Don’t disown me though..I’m the chick who picks the spiders up and places them where they are useful (I also have a brown recluse spider bite scar on my leg).
      I’m excited to read your article on RoS!! I’ve been IMpatiently waiting!!
      xo

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      1. Gah. I won’t disown you, but your job can be to pick up all the spiders and do whatever you wish to do with them and I’ll whimper while curled up in a corner until I’m sure you’ve take them far enough away that I can’t see them 😉

        You’d laugh to see me working in the garden- I have a conversation with the spiders that may live in there before I kneel down to get to work, and I’ll shout out reminders that they’re to remain hidden until I leave.

        xo

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      2. OMG…LMAO! I really need to see a picture of you someday so that I can visualize fully what that spider conversation looks like.
        How do you and the snakes get along?

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      3. Not a single snake phobia, believe it or not!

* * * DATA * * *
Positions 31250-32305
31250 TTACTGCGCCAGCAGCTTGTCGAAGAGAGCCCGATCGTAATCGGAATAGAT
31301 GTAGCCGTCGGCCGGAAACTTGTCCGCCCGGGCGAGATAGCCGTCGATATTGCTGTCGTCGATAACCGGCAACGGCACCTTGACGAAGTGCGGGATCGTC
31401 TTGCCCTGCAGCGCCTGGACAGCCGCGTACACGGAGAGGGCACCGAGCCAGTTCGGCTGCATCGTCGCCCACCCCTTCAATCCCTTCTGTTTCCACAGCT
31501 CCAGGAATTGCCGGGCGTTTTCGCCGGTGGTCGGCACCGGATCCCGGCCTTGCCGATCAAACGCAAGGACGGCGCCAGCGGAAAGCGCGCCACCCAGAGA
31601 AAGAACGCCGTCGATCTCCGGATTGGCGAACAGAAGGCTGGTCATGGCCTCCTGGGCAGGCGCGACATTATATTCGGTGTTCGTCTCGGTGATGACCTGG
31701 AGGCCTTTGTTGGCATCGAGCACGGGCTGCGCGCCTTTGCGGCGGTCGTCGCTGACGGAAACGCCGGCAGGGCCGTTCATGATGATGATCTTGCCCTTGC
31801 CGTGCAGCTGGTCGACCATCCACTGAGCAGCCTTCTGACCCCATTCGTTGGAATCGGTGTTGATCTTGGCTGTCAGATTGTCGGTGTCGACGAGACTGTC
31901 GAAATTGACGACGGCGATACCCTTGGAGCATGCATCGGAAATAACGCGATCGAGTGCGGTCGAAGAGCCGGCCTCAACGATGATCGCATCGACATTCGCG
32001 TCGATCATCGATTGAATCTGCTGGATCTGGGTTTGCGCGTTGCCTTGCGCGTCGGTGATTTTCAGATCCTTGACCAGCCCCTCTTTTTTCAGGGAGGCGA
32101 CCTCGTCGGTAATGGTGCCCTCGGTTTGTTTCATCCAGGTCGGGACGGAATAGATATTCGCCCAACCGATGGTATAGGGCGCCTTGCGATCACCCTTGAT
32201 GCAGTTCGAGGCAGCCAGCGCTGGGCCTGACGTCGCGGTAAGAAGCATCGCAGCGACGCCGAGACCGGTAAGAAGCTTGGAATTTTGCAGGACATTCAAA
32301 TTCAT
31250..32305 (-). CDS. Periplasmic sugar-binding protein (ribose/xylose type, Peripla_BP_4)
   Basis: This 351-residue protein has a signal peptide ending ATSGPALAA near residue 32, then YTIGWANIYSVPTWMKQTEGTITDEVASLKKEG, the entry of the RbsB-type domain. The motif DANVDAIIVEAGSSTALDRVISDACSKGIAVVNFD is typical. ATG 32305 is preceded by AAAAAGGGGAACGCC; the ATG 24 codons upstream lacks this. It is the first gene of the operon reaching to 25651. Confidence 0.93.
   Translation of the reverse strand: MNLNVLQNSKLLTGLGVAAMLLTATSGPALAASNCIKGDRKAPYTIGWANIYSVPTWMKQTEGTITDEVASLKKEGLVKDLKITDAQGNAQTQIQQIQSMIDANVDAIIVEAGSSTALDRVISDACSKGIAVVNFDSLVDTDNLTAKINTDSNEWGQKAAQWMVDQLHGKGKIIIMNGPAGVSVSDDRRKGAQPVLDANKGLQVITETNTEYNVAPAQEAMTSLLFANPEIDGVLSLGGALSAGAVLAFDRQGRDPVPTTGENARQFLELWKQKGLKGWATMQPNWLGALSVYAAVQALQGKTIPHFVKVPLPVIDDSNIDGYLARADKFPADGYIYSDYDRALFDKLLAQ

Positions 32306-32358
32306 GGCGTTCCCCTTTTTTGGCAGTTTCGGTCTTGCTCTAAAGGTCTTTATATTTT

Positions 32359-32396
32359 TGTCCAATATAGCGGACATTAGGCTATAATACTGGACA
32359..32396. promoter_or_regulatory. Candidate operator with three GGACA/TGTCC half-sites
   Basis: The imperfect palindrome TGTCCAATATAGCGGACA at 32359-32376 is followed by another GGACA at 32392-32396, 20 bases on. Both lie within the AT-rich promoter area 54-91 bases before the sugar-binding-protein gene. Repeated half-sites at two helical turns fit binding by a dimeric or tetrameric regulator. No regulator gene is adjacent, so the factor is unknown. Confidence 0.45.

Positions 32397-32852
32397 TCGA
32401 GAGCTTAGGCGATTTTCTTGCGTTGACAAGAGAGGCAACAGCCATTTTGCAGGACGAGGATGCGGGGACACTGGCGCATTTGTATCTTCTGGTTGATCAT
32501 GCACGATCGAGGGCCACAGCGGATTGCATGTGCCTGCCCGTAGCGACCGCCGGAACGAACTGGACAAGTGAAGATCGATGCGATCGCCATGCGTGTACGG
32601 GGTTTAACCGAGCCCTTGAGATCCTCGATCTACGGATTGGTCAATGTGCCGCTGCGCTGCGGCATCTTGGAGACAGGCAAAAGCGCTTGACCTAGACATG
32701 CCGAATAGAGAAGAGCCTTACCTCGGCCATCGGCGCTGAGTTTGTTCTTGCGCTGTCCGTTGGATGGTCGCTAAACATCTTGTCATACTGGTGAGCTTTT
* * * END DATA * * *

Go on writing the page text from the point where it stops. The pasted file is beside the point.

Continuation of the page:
I talk to everything. My husband caught me talking to one of my plants again earlier and rolled his eyes.

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    2. Growing up in So. Cal, earthquakes don’t faze me much. Most are just like having a big plane fly right overhead–they shake and rattle things a bit, but usually that’s it.

      As a kid, I actually liked earthquakes.

      Somehow, I’ve always, knock on wood, avoided the big ones. I’ve had tornados make sharp, unexpected, turns before they would have hit my home (at least 3 separate times in TX) and I missed a tornado on a roadtrip bc “someone” hid my keys and slowed me down long enough to miss a tornado crossing the freeway where I would have been. I say “someone” bc I lived alone at the time.
      Same goes for hurricanes (I left Biloxi one day before Katrina). So many crazy stories…
      Sounds like we’re all lucky to be here.
      Oh and my best friend was a meteorologist before retiring. 🙂
      xo, c